Princess Nokia gets free
With 'Everything is Beautiful' and 'Everything Sucks', the New York rapper continues to defy those who would box them in.
Photo by Daniela Spector.
Destiny Frasqueri, better known as Princess Nokia, is walking the streets of New York City, un-phased by the sirens and horns and strangers asking for directions. “I'm actually trying to find a CitiBike right now,” they say matter-of-factly.
i-D phoned Frasqueri in the middle of a pandemic that struck a little over a month after the release of Everything is Beautiful and Everything Sucks. Perhaps the Nuyorican rapper’s most fleshed out set of works, these albums see Frasqueri lean into emocore, gospel and funk influences, as well as the duality that lies within themself. “Releasing a double album is a loaded pistol, like a game of Russian Roulette,” Frasqueri says. “It's ambitious, but I thought it would be the best thing for me. I felt like I had spent all that time and energy making all that music… it only made sense to make two records.”
The energy on Beautiful and Sucks is as eclectic as their sound, something inevitably linked to their respective creative contexts. Sucks was made over a frantic ten-day marathon in New York, compared with the Beautiful sessions, some of which took place in Puerto Rico where Frasqueri traces 150+ years of Taíno lineage and has gone regularly over the last two years to “write music and get into [their] creative bag, spiritually, artistically and culturally.” The albums, which Frasqueri takes care to discuss as separate works rather than a double release, are two sides of the same coin, the disparate sounds, aesthetics and outlooks on life that dwell within one of rap’s most polarizing creatives.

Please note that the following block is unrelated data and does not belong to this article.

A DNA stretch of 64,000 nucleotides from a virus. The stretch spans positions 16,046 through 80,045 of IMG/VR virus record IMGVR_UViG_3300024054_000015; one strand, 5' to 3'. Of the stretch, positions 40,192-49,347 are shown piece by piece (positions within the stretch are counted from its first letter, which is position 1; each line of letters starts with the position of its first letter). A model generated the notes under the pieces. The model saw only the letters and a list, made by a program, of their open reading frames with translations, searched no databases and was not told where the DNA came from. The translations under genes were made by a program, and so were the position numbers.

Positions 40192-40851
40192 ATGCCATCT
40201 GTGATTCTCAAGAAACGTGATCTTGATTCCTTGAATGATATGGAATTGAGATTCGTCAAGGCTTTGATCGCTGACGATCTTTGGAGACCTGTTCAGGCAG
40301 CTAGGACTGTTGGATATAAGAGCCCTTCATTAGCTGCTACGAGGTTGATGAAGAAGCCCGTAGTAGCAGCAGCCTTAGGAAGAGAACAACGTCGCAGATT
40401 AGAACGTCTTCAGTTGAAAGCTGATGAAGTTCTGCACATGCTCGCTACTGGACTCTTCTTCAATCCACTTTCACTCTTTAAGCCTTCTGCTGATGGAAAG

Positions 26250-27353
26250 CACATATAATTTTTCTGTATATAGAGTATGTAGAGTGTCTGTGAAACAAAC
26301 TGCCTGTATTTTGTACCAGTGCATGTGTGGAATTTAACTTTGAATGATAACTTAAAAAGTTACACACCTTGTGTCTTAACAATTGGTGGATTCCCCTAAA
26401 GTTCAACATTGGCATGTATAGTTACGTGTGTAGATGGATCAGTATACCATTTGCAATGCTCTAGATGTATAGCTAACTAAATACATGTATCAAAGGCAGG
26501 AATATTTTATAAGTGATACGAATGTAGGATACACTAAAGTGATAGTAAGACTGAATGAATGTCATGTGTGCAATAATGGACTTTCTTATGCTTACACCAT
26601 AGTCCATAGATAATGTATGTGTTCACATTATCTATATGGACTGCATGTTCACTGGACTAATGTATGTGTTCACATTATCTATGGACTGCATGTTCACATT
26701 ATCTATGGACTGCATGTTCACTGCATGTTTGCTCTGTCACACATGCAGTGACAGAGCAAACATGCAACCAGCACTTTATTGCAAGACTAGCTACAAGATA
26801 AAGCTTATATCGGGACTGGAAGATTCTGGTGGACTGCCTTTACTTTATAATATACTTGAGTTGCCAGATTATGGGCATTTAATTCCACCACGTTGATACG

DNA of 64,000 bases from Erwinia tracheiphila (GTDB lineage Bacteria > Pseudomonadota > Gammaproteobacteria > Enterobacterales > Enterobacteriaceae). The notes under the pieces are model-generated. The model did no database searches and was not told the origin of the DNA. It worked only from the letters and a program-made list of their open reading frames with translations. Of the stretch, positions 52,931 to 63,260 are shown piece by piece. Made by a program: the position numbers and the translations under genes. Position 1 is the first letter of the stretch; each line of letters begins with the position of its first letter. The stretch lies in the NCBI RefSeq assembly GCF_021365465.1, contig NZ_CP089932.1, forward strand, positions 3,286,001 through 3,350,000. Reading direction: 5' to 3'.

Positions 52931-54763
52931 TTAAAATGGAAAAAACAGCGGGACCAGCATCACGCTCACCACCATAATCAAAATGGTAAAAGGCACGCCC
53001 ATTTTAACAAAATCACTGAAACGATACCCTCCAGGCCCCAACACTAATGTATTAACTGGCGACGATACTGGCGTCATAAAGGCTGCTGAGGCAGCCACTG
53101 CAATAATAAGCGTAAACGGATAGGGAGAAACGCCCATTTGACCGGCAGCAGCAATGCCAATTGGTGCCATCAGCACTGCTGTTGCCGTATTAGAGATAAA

From the exuberant funk keys on “Soul Food y Adobo” and gospel belts on “Sugar Honey Iced Tea (S.H.I.T.)” on Beautiful to the unhinged growls on “Crazy House” and the subversive bichiyal-ian bravado of “I Like Him” from Sucks, these records exhibit a yin and yang range few artists can channel. In a lot of ways, this invitation to uninhibited chaos and joy is what Princess Nokia has always been about -- they sing about being social and isolated in a premonitory line from Beautiful cut “Gemini”, an uplifting celebration of their sign’s conflicting duality that showcases some of Frasqueri’s best flow and nods to iconoclast rock icons The Doors in the chorus.
“My quarantine is how I spend my life normally,” Frasqueri tells i-D. “I spend most of my time with family or biking around the city. That lyric is about growing up and feeling like an old soul; to this day, there are ideas I bring up and people look at me differently.”
Frasqueri has never been one to shy away from strong statements, ranging in extremes from throwing hot soup at a racist to calling womxn of color to the front of the pit at their shows, two diverse reactions that come from the same place of wanting to empower marginalized groups and not giving a fuck about what critics say. “I always found myself staying away from groups my age because for me it was like ‘why do I need to have the confrontation when these people won’t understand me,” they say. “I already know I was too much, so I isolated myself to avoid that angsty, adolescent type of feeling. I'll save me for me.”
Frasqueri’s imagery is as diverse as their sound in both collections. Sucks is more concerned with darkness, evident in the Chinatown fantasy of hypebeast diss “Balenciaga” and the sword-swallowing goth extravaganza of “Gross”, which bring to life the freak show theme that runs through the record on songs like “Welcome to the Circus” and “Harley Quinn”. It also showcases Frasqueri’s highest production value to date.
“Circus culture is synonymous with the word ‘freak,’ and that's always been on-brand for me,” Frasqueri says. “I'm very misunderstood. The one thing in life that I happened to be good at was performing, and every night I go to the circus and put on a show. My creative director Robot Moon Juice wanted to hyper-stylize that, with Princess Nokia leading a one-womxn freak show with the different talents representing the albums.”